Academic journal article The Byron Journal

'Byron and America': Byron Society of America Panel, MLA Conference, December 2007, Chicago

Academic journal article The Byron Journal

'Byron and America': Byron Society of America Panel, MLA Conference, December 2007, Chicago

Article excerpt

This year's Byron Society of America MLA panel, on 'Byron and America', took place in Chicago. It focused on the poet's impact on American life and culture. The three participants were John Clubbe (Kentucky), T. Austin Graham (California) and Maureen McCue (Glasgow).

Professor Clubbe's talk was entitled 'Byron in American Music: From Schoenberg to Goth', and explored how Byron's music was adapted by very different composers. With a sweep and command of his subject as authoritative as those evident in his book on Byron and Sully, Clubbe traced Byron's influence in American music from the Goth group Cradle of Filth to the thirty-nine operas that have been inspired by Byron's poetry, including three by Donizetti and two by Verdi. Cradle of Filth's frontman, Ville Valo, penned a number entitled 'The Byronic Man', while large-scale works by Berlioz, Schumann, Liszt, Tchaikovsky and others have been inspired by Byron's poems. But the focus of Professor Clubbe's paper was the musical setting for 'Ode to Napoleon Bonaparte' (Opus 41) that Schoenberg composed between 12 March and 12 June 1942, in the midst of World War II. Schoenberg penned this work as an expression of his 'stand against tyranny', which he saw as part of an artistic effort that dated back to 'Mozart's Marriage of Figaro, Schiller's Wilhelm Tell, Beethoven's Eroica and Wellington's victory'. To render Byron's words, Schoenberg used the technique of Sprechgesang, in which singing and speaking are indistinguishable. Clubbe also discussed Raffaelo de Banfield's Lord Byron's Love Letter (1958) and Virgil Thomson's Lord Byron (1972), and the fictional opera described in J. M. Coetzee's Disgrace. The recipient of the Leslie Marchand award in 2007, Clubbe provided MLA with a lecture that served as a fine bookend to his 'Byron, Beethoven, and the Ideals of the French Revolution', which he delivered at DePaul University in October 2007.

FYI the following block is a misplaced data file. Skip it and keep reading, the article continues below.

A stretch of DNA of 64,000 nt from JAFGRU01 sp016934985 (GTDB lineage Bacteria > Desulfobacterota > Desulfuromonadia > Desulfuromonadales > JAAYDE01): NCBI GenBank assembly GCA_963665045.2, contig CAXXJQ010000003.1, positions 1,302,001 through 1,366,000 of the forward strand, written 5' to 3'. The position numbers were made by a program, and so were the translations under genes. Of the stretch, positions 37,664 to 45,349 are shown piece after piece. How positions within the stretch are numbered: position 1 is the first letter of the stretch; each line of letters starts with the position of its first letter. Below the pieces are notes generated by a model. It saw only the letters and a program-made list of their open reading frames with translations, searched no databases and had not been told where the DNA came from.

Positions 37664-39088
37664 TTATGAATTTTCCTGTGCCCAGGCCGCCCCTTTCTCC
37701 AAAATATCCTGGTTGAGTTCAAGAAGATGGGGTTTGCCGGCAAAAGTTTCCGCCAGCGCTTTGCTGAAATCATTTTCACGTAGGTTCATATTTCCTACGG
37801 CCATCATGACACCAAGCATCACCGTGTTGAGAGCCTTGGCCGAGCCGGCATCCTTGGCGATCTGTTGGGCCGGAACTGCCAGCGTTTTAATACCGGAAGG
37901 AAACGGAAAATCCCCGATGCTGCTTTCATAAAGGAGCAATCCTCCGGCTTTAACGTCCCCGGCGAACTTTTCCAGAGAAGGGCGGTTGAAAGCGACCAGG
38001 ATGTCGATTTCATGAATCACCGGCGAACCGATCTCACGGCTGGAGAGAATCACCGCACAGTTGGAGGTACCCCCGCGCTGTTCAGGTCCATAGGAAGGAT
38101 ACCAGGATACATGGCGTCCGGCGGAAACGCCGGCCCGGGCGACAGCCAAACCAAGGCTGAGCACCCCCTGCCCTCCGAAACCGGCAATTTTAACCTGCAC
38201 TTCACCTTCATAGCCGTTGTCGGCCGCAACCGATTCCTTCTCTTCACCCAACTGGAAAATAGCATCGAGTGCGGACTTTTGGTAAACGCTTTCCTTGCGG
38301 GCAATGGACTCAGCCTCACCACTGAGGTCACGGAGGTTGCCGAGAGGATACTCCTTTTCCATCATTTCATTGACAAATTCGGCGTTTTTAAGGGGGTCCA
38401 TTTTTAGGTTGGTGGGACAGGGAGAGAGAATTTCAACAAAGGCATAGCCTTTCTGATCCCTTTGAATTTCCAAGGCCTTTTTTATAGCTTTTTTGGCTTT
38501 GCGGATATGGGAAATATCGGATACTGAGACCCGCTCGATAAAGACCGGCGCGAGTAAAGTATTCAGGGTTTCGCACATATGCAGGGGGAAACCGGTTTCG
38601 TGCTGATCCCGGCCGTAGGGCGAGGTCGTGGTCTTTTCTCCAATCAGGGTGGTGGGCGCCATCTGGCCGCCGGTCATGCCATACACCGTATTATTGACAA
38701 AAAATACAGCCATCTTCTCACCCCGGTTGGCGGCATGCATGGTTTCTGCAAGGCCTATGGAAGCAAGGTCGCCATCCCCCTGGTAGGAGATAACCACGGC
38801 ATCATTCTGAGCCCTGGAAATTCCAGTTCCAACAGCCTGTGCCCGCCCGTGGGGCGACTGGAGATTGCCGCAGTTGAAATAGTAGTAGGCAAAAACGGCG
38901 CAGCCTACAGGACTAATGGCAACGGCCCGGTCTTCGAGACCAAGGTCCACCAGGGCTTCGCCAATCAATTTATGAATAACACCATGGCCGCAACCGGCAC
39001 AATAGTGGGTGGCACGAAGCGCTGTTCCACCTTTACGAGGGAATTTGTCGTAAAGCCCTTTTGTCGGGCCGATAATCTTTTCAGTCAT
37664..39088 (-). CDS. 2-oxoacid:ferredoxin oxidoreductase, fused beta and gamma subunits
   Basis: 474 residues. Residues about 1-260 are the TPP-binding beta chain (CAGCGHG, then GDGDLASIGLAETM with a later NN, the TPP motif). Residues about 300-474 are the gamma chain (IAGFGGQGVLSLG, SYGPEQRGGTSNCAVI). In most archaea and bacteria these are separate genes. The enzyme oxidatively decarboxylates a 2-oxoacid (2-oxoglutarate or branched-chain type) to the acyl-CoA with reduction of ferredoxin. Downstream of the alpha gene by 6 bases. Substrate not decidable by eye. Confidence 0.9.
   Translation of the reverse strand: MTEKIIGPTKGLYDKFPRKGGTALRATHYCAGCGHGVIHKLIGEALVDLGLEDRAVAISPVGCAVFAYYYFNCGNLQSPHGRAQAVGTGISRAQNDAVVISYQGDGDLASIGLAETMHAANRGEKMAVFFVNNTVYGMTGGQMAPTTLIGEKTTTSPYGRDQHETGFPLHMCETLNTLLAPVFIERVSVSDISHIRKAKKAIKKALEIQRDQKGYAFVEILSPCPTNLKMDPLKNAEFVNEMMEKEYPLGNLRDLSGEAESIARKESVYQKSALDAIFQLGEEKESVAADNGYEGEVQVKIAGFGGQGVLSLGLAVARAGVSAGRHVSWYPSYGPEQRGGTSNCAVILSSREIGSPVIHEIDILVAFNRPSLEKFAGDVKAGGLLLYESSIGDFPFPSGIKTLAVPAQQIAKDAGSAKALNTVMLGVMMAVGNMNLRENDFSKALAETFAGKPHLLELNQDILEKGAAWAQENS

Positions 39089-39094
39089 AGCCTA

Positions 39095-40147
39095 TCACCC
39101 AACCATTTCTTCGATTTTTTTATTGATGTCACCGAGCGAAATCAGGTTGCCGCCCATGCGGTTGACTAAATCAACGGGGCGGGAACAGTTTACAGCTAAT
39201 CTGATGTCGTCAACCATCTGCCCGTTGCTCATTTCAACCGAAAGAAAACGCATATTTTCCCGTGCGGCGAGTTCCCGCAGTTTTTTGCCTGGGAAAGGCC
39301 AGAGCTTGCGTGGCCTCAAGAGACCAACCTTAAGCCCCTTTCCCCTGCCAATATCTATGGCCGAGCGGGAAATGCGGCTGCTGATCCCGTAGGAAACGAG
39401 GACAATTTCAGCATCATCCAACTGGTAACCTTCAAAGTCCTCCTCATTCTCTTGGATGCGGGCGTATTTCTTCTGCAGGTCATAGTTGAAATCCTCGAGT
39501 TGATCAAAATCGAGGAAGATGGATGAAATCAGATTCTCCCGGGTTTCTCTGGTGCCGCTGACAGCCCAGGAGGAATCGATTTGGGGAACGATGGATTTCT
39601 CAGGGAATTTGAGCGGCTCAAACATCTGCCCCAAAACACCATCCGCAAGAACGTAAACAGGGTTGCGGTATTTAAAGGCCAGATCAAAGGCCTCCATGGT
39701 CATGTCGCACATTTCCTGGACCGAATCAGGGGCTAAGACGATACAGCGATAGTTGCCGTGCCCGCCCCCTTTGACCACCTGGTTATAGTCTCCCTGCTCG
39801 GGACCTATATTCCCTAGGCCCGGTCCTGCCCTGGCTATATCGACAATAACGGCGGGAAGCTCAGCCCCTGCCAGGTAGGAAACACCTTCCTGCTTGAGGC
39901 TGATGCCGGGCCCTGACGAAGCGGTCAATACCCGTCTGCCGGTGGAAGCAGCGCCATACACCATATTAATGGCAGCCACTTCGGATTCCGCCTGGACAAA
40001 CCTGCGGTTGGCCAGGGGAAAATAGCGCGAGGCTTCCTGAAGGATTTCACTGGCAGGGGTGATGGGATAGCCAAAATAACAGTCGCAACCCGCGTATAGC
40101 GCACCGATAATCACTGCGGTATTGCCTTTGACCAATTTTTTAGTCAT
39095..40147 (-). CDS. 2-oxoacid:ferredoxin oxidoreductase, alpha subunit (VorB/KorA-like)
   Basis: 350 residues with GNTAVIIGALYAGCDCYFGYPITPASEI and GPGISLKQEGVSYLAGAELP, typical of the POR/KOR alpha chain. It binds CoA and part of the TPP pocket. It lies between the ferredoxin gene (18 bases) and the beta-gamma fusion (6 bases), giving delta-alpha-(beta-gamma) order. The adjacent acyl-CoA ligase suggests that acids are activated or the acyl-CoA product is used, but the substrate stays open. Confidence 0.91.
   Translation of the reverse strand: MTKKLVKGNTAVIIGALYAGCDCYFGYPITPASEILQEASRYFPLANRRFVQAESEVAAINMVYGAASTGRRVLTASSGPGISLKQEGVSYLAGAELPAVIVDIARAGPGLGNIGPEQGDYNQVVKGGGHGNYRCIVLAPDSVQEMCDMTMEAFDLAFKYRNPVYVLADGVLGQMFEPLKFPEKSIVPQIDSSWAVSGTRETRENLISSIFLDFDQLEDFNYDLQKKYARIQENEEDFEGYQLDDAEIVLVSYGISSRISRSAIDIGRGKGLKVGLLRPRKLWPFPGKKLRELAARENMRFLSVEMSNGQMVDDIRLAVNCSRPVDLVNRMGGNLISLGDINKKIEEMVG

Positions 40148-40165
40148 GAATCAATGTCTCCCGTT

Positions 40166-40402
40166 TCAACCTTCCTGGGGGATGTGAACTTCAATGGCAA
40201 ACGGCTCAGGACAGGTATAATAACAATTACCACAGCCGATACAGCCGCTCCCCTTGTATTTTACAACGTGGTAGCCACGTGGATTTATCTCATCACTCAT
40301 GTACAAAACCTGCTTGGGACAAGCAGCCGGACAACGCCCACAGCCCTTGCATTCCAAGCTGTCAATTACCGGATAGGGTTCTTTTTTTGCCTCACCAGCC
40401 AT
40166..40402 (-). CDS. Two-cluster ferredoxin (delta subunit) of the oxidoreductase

T. Austin Graham gave a stimulating paper on Byron and Harriet Beecher Stowe entitled 'Byron, Stowe, and Lady Byron Vindicated'. The paper focused on Stowe's notorious 1869 exposé, 'The True Story of Lady Byron's Life', which was published simultaneously in America's Atlantic Monthly and England's MacMillan's. …

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